News & Politics

Yes, There Are Women of Color in the DAR

A Maryland researcher—and relative of Thomas Jefferson—is exploring their stories.

Reisha Raney at the headquarters of the DAR's Maryland chapter. Photograph by Lauren Bulbin

Reisha Raney had never listened to a podcast when she decided to start one last year. A mathematician who runs a systems-engineering company in Fort Washington, Raney has, as a side project, spent years researching women of color who have joined the Daughters of the American Revolution. She was drawn to this topic for one obvious reason: Raney herself is a Black member of the DAR.

To Raney, the backgrounds of people like her—which often involve disturbing relationships between enslavers and the enslaved—represent an important aspect of our past. So after a two-week crash course in podcasting, she launched Daughter Dialogues, which features her interviews with current DAR members. “I had no expectation to ever run into any of these other Black women” in the society, she says. “We were so scarce that I expected to be the only one in the room all the time.” In fact, that hasn’t been the case; she has so far found and interviewed 22 women of color. Still, that’s a tiny fraction of the DAR’s 180,000-plus membership. (The group doesn’t keep track of racial demographics.)

Raney traces her own history to a cousin of Thomas Jefferson, Edwin Turpin, who purchased an enslaved woman named Mary and took her to Canada to marry her in the early 19th century; when news of their union leaked, their houses in Goochland County, Virginia, were burned down. Turpin freed his enslaved children in his will.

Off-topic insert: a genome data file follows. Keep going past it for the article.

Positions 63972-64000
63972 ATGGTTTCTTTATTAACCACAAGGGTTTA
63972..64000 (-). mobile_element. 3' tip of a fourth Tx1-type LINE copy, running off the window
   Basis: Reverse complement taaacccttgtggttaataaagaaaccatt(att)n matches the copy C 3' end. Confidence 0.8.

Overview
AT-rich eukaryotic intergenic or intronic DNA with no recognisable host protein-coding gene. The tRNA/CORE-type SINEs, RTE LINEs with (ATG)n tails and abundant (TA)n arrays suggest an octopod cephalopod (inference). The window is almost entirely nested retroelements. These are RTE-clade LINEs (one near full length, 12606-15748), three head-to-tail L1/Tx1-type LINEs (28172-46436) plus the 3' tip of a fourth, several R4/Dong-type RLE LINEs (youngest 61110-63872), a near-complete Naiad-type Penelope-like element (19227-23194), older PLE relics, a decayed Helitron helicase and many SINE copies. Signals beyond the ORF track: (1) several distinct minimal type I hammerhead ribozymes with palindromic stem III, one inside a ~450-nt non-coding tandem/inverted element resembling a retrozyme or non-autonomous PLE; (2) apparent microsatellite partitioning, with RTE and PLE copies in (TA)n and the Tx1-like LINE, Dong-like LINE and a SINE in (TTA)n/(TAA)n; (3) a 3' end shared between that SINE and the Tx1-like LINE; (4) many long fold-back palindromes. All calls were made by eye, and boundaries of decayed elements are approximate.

After joining the DAR in 2010, Raney found herself growing frustrated with acquaintances who would express surprise that Black women were in the organization. (The group has a long history of exclusion—most famously in 1939 when it wouldn’t permit Marian Anderson to perform at DAR Constitution Hall.) So she started looking for other Black members. In 2014, she was accepted as a nonresident fellow at Harvard’s W.E.B. Du Bois Research Institute and began her research in earnest. Ultimately, her oral histories will land in Harvard’s Schlesinger Library on the History of Women in America.

In the meantime, the podcast lets these DAR members share their stories. You can listen, for example, to a conversation with A’Lelia Bundles, whose book about her great-great-grandmother Madam C.J. Walker was the inspiration for the Netflix show Self Made. Bundles explains how her forebears built settlements for free people of color in Indiana. Or you can hear a woman named Joyce Mosley talk about a relative who in 1746 became one of Pennsylvania’s wealthiest women at the time, after inheriting 198 acres from the white man who had enslaved and freed her.

Raney believes these interviews help listeners grapple with our country’s origin myths. Black Americans “weren’t just brought here as enslaved Africans [who] never had a choice until they were liberated by Abraham Lincoln,” she says. “That’s not the whole story.”

Correction: A previous version of this article misstated the year Raney joined the DAR. This post has been updated to reflect the correct year.

This article appears in the April 2021 issue.

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Web Producer/Writer

Rosa joined Washingtonian in 2016 after graduating from Mount Holyoke College. She covers arts and culture for the magazine. She’s written about anti-racism efforts at Woolly Mammoth Theatre, dinosaurs in the revamped fossil hall at the Smithsonian’s Natural History Museum, and the horrors of taking a digital detox. When she can, she performs with her family’s Puerto Rican folkloric music ensemble based in Jersey City. She lives in Adams Morgan.